CASE NO. 863

Heard at Montreal, Thursday, September 10, 1981






Dismissal of Conductor J.G. Evans, Revelstoke, B.C. for accumulation of demerit marks resulting from the assessment of 160 demerit marks for delaying eight trains between September 19, 1980 and October 18, 1980, to take meals and his dismissal for refusing to comply with instructions from Company Officers to proceed with Train 404 from Golden on September 22, 1980.


An investigation was held at Revelstoke commencing on October 31, 1980 and concluding November 19, 1980, in connection with delay to the following trains as a result of taking meals: No. 405 September 19, 1980; No. 404 - September 22, 1980; Boxes - October 4, 1980; No. 675 - October 5, 1980; No. 677 - October 7, 1980; No. 67 - October 16, 1980; No. 482 - October 17, 1980; No. 821 - October 18, 1980.

Following the investigation, Conductor Evans was issued Form 104’s dated December 2, 1980, reading as follows:

Please be informed that your record has been debited with 160 demerit marks for your responsibility in delaying the following trains to take meals in violation of the Memorandum of Understanding dated September 13, 1980:

No. 405 - September 19, 1980

No. 404 - September 22, 1980

BOXES - October 4, 1980

No. 675 - October 5, 1980

No. 677 - October 7, 1980

No. 67 - October 16, 1980

No. 482 - October 17, 1980

No. 821 - October 18, 1980

Please be informed that you have been DISMISSED for accumulation of demerit marks.

The Union appealed the discipline assessed Conductor J.G. Evans requesting the removal of the 160 demerit marks and reinstatement into service with payment for all time lost, on the grounds the Company did not establish Conductor Evans’ responsibility in respect to the charges against him. The Union further contends the Company violated Article 23, Clause (g) and Article 32 of the Collective Agreement.

An investigation was held at Revelstoke on November 13, 1980 in connection with Mr. Evans’ refusal to follow instructions to proceed with his train from Golden to Field on September 22, 1980.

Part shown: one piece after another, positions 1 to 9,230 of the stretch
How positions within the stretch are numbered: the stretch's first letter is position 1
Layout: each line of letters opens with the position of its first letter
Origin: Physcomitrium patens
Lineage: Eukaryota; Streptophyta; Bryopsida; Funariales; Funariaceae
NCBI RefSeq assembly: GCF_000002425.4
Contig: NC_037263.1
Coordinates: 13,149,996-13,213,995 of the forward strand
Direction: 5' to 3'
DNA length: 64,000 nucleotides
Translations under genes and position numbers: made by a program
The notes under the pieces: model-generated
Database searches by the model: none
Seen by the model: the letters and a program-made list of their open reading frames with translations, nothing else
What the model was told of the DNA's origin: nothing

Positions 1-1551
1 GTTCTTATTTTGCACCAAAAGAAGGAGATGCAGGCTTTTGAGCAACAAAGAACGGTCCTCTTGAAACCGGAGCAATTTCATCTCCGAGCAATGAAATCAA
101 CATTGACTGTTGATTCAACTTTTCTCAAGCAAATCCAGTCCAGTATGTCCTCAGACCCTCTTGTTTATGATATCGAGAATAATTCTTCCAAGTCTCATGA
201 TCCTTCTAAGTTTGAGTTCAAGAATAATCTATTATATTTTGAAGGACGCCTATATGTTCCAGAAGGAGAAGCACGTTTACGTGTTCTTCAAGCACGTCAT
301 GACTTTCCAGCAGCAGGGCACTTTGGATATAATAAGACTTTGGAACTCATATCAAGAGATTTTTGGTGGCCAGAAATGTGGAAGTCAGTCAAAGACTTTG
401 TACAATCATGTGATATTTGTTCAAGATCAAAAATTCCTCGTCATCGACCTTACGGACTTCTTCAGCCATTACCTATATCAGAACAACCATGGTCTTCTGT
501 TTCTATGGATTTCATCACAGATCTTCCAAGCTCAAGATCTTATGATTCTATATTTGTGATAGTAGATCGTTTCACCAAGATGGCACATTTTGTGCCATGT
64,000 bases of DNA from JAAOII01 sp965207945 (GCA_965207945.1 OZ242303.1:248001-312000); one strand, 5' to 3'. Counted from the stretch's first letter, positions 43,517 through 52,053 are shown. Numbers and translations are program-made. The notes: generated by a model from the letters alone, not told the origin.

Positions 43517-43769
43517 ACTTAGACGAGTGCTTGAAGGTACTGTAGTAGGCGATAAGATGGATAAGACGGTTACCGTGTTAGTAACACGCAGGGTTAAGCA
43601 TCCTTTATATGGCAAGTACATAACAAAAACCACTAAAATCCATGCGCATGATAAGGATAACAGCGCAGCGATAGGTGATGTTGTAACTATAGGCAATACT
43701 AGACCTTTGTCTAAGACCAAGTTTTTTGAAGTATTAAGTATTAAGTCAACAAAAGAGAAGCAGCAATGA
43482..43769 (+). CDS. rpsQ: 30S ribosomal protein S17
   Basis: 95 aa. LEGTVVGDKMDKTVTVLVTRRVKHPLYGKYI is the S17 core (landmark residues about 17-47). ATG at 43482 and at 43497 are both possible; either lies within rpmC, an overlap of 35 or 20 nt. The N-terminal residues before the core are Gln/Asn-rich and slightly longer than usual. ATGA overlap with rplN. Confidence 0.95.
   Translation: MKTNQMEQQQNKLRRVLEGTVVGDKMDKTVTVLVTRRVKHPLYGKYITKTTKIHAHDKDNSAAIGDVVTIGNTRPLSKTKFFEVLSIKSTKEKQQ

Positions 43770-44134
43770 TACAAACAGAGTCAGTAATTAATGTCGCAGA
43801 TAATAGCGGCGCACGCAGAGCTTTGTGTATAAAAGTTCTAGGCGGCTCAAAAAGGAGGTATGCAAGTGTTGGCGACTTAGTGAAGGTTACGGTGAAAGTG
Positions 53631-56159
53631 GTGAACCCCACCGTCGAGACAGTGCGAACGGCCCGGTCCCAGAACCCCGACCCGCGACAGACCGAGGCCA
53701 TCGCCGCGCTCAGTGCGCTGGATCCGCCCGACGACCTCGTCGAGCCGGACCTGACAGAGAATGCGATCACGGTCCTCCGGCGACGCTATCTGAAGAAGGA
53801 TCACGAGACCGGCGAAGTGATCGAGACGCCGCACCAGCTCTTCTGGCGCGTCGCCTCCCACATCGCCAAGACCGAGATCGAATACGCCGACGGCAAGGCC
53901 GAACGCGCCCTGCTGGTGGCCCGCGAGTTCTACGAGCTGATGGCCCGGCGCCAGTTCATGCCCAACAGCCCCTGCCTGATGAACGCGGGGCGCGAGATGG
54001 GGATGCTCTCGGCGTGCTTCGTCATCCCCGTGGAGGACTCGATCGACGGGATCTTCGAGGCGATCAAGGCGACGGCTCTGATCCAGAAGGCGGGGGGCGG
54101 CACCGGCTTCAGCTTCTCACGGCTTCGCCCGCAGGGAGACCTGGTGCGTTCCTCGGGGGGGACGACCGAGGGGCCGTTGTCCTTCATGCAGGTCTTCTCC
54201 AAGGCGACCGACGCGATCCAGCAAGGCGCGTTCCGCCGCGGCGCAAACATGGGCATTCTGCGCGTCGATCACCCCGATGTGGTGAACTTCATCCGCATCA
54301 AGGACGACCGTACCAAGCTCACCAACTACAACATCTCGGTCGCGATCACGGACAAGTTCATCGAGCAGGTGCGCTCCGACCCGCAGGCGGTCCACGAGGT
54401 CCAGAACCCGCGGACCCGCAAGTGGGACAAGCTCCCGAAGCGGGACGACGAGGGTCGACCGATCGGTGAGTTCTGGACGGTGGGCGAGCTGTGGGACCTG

Following the investigation, Conductor Evans was issued Form 104 dated December 2, 1980, reading as follows:

Please be informed that you have been DISMISSED for refusing to comply with instructions from Company Officers to proceed with your train, No. 404, from Golden, September 22, 1980.

The Union appealed this dismissal of Conductor Evans and requested his reinstatement into service with payment for all time lost on the grounds the Company excessively delayed the investigation. In addition, the Union contends that dismissal was too severe a penalty in this instance.

The Company declined both appeals on the basis that the investigations were properly conducted and that the discipline assessed was proper and justified based on the evidence produced at the investigations.




There appeared on behalf of the Company:

R. Colosimo – Vice-President, Industrial Relations, Montreal

J. D. Bromley – Vice-President, Operations & Maintenance, Vancouver

J. M. White – Superintendent, Revelstoke

P. E. Timpson – Labour Relations Officer, Montreal

L. J. Masur – Supervisor, Labour Relations, Vancouver

And on behalf of the Union:

P. P. Burke – General Chairman, Calgary

R. T. O’Brien – Vice-President, Ottawa

J. H. McLeod – Vice-General Chairman, Medicine Hat

W. J. Cyronek – Local Chairman, Revelstoke


The grievor was dismissed on two counts, for accumulation of demerits in respect of a series of eight incidents in which trains were delayed, and for refusal to comply with certain instructions on September 22, 1980. The two grounds of discipline are quite different, and this is not at all a case of "double jeopardy", which term has no application in these circumstances.

In the eight cases referred to, the grievor caused delays to his train by taking time to eat. While the grievor, at his investigation, appears to have questioned the times given by the company from its records, there is no real doubt that in each case the train was delayed, and that in each case delay was due to the crew taking time to eat. It was, indeed, the grievor’s position that he was entitled to halt operations while he ate. Thus, at the investigation in respect of delay on September 22, 1980, the grievor stated, in part, that "We were going to eat after 8 hours and 10 minutes on duty anyway".

That statement might appear to suggest that the grievor was doing nothing more than asserting a reasonable human need for meals, which was somehow being frustrated. Of course the grievor, like any employee or any human being was entitled to eat at reasonable times and at reasonable intervals. No one has suggested that he should work for eight hours without a break before taking some nourishment. The company had not sought to prevent the grievor from eating, and it is clear from the collective agreement that his right to do so was expressly recognized by the parties. What is in issue is not the grievor’s right to eat, which is clear, but rather whether or not it was proper for him to delay his train while he did so.

On this point, both the collective agreement and common sense are also clear. Article 23 (g) of the collective agreement is as follows: